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EMBEDDED SYSTEM POWER Power design considerations for embedded systems

From Nigel Charig

As intelligent mobile devices become ever smaller yet more functional, supplying sufficient, high integrity battery power to their embedded systems becomes increasingly challenging. This article describes some techniques to address these challenges.

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Designers are under constant pressure to provide more functionality and performance to maintain a competitive edge, but enhancements demand more power.
Designers are under constant pressure to provide more functionality and performance to maintain a competitive edge, but enhancements demand more power.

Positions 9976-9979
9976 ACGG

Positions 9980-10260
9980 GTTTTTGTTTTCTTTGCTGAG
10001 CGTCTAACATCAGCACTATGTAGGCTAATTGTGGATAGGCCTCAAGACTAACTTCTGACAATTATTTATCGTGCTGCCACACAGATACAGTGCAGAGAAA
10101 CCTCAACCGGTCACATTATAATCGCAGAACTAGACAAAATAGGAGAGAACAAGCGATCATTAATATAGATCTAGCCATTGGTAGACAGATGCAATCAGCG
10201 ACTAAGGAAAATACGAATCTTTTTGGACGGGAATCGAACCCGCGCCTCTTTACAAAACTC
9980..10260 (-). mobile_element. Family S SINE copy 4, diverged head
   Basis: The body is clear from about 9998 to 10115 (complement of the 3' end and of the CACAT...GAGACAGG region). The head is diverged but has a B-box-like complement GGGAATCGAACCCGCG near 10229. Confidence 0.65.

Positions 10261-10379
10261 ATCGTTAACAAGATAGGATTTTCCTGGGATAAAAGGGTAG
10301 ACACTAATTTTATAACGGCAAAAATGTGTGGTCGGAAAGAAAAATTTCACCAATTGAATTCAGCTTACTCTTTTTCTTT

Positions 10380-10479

(Source: Gualtiero Boffi - stock.adobe.com)

An embedded system provides real time computer processing power from a compact physical format. As such, it has a dedicated function within a larger mechanical or electronic system. Traditionally, the ‘larger system’ could be something like a factory machine, or a bank ATM. With the rise of the IoT, however, it is just as likely to be a smaller and often mobile device, such as a medical instrument, digital camera or card swipe machine – or a commercial, military or recreational UAV.

Clearly, mobile systems must be battery-powered – and this immediately creates a problem for their designers. They are under constant pressure to provide more functionality and performance to maintain a competitive edge, but enhancements demand more power. This reduces the operational time available between battery charges, and detracts from the product’s appeal. Meanwhile, there is usually also pressure to make the product smaller – leaving less room for a well-sized battery.